States' Hidden Jobless Woes
August 3, 2012
The nation's high and stagnant unemployment rate (which is now hovering at 8.2 percent) has been the primary focus of policymakers in addressing economic problems. While the unemployment data captures the woes of many citizens, it overlooks the hidden problems that face American workers, says the Wall Street Journal.
There are several reasons why the unemployment rate doesn't tell the whole story.
- For starters, it doesn't take into account the underemployment rate, which refers to people who want jobs with more hours but cannot get them.
- Underemployment is nearly as serious as unemployment in that people who are underemployed often do not make enough to sustain themselves or their families.
- Furthermore, the unemployment rate doesn't take into account those who stopped looking for a job in the past four weeks because they felt discouraged about the lack of opportunities.
- Among the 50 states, the average unemployment rate is 8.5 percent while the underemployment rate rests much higher at 15.3 percent.
According to the Labor Department, much of this economic damage is concentrated among a small number of states.
- Some states, like Massachusetts, have unemployment and underemployment rates that are far below the states' average (6.6 percent and 13.5 percent, respectively).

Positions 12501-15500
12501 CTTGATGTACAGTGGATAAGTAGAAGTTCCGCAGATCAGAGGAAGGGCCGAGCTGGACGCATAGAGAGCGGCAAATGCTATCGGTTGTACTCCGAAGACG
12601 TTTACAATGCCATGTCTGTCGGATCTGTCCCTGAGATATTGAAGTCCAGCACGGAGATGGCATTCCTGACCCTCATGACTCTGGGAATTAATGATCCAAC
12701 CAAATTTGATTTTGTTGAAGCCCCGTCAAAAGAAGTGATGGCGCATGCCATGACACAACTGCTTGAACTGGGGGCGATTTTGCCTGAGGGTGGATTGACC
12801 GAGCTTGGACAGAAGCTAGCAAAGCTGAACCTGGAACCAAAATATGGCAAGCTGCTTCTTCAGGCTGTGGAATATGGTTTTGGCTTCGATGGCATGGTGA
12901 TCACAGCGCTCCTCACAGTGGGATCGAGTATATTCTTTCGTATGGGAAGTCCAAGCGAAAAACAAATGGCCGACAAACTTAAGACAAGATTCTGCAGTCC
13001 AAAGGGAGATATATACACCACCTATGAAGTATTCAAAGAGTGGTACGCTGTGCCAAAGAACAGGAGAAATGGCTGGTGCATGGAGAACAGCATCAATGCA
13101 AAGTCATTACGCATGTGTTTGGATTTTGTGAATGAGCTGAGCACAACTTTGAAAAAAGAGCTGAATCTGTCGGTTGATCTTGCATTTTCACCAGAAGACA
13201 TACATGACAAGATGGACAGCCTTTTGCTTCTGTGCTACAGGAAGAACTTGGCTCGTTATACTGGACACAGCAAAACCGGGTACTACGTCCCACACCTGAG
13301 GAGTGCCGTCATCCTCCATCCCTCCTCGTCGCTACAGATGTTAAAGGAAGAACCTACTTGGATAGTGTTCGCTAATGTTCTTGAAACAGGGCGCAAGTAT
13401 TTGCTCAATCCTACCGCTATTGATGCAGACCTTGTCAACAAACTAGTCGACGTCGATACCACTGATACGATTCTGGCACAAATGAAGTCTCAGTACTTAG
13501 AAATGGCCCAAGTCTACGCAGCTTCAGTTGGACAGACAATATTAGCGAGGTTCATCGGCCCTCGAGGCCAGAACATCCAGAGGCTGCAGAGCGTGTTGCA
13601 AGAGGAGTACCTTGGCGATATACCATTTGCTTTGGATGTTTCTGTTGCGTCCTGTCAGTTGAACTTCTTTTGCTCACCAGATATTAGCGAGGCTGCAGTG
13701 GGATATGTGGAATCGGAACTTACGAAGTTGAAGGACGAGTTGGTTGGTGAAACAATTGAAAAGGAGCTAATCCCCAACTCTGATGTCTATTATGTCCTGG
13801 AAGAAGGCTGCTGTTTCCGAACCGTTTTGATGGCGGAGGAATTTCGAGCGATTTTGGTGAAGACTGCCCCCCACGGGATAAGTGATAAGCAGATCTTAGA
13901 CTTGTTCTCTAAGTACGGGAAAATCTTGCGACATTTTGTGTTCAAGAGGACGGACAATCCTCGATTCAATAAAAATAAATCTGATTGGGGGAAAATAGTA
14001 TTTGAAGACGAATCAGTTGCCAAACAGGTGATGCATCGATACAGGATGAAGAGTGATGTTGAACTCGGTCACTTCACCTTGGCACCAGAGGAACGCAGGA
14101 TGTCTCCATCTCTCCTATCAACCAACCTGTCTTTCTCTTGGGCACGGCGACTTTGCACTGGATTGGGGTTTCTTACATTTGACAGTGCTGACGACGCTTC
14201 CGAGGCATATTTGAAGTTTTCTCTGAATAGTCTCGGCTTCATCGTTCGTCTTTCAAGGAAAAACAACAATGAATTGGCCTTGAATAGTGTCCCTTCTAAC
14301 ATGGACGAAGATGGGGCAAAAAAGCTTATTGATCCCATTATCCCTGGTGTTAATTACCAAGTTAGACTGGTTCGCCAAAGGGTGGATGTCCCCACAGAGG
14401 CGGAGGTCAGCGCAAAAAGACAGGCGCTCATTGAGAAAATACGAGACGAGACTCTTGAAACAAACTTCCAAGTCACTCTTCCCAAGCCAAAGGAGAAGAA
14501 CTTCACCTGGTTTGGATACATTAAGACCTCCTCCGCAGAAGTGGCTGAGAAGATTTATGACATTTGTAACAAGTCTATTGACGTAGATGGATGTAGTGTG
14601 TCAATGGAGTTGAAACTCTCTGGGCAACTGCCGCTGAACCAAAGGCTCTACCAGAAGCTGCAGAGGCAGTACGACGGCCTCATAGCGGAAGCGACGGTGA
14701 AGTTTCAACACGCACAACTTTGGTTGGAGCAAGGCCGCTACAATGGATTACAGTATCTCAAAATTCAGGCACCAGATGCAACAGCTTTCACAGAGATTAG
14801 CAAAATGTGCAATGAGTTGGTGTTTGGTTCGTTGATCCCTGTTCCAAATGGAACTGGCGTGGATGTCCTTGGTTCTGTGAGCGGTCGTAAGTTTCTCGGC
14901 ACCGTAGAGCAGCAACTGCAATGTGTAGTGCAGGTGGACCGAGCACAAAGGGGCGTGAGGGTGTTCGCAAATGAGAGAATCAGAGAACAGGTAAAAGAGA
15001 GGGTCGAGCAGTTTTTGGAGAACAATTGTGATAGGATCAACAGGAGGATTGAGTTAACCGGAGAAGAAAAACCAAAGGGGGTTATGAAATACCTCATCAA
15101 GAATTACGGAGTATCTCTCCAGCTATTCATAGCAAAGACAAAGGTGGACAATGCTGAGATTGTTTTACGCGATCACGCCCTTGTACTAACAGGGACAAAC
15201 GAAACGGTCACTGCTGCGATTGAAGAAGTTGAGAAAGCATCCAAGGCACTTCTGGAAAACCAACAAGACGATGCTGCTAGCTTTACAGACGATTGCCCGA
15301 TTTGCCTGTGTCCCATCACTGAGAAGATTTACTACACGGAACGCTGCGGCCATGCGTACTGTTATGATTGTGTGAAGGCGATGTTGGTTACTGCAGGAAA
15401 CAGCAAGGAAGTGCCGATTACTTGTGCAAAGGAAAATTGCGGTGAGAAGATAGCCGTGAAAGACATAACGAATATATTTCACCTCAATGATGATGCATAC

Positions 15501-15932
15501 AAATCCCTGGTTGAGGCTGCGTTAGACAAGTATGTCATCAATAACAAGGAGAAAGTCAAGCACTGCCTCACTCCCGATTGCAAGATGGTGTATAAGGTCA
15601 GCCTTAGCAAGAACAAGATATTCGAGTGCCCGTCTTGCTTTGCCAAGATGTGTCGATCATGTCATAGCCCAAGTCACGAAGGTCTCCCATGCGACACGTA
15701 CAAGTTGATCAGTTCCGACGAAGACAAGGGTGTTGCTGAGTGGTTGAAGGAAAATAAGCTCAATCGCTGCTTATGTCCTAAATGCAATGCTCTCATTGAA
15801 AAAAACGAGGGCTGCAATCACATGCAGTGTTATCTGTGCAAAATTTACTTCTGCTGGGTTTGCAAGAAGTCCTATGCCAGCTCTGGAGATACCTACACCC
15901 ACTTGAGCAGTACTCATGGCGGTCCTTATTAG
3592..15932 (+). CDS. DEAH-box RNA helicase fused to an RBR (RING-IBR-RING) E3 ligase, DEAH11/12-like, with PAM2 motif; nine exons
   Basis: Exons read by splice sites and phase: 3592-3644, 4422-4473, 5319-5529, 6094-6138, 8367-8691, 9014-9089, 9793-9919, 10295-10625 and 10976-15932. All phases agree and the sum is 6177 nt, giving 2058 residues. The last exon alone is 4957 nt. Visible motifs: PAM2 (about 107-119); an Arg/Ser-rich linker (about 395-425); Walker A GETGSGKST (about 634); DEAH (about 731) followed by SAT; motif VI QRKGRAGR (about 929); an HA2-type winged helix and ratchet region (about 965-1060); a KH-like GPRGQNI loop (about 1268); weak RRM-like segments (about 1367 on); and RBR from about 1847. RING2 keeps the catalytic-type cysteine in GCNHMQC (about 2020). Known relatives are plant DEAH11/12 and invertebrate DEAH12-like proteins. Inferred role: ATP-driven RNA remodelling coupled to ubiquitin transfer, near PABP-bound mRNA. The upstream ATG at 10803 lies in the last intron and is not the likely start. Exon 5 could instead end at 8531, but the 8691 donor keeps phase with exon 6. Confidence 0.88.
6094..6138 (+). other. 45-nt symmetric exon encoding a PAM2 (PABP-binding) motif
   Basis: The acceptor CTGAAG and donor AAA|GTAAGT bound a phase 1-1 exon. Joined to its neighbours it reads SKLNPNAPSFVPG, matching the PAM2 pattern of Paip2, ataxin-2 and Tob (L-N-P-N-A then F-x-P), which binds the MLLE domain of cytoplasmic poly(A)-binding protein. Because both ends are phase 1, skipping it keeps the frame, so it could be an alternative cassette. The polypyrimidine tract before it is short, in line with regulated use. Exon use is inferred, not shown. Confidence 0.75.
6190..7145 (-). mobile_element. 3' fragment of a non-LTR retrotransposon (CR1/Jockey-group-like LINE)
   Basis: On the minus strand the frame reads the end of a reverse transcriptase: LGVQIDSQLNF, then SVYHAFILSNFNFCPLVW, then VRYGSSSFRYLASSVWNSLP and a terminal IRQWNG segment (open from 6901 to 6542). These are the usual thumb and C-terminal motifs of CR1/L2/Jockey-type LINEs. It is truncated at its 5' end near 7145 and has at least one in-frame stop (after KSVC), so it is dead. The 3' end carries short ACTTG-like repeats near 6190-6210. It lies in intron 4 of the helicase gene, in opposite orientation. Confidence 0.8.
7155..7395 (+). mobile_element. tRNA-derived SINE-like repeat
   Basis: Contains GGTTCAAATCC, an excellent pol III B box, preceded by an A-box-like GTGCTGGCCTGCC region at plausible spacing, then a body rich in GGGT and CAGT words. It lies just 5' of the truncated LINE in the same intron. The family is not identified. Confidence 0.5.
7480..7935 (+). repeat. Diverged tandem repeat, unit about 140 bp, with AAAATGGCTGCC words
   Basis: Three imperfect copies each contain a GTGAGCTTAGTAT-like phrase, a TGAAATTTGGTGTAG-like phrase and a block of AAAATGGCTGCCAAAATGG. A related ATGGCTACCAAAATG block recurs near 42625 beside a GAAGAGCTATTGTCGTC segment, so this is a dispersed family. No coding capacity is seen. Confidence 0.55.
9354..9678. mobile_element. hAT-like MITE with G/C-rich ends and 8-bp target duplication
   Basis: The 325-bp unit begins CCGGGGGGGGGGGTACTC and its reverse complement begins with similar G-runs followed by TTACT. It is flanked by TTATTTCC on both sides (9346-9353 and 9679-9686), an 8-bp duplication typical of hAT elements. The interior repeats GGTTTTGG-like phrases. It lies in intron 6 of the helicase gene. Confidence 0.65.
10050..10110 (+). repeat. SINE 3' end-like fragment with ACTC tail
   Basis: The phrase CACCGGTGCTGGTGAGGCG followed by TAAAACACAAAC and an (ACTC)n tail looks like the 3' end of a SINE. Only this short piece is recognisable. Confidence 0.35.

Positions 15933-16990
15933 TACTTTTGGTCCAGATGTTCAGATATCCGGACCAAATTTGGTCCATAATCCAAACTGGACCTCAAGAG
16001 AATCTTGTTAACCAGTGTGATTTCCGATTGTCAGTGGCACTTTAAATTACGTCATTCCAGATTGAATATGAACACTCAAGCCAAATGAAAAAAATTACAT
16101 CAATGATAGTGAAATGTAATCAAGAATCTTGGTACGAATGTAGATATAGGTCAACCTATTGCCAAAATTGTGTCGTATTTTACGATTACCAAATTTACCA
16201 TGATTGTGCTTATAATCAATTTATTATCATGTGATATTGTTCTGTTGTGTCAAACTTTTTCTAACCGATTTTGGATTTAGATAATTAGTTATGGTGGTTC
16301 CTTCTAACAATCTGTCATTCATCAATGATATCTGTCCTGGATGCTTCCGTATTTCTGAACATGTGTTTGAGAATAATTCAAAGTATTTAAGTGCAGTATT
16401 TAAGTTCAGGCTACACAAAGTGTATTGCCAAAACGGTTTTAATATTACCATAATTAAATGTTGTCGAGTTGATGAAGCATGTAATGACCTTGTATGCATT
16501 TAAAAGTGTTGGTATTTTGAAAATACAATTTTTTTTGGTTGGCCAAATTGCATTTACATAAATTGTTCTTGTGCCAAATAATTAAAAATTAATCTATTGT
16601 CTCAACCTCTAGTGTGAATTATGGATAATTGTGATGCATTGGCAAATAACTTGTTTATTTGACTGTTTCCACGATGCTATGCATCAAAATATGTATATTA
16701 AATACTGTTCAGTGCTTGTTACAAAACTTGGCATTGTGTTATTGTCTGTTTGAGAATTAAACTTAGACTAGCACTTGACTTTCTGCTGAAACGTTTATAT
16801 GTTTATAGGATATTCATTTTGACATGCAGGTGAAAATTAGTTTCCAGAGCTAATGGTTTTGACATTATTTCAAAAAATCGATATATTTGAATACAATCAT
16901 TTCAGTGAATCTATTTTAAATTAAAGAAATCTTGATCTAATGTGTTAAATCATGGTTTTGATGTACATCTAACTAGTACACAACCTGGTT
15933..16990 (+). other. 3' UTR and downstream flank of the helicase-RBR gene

- California, on the other hand, is in a much less friendly economic situation: it is saddled with an unemployment rate of 11.2 percent and an underemployment rate that is nearly twice as high.
- Similarly, Nevada faces a 12.3 percent rate of unemployment and 22.1 percent underemployment.
California is particularly important because it represents one of the nation's highest unemployment rates and underemployment rates while accounting for 13 percent of the nation's gross domestic product, making it critical to the success of the country as a whole. With four cities in California filing for bankruptcy or at least discussing the possibility, these joblessness concerns are not encouraging.
However, the most recent data does contain some good news. Underemployment rates are going down, and over the long term the prospects of finding a job for those that are underemployed or discouraged are expected to improve.
Source: Neil Shah, "States' Hidden Jobless Woes," Wall Street Journal, July 30, 2012.
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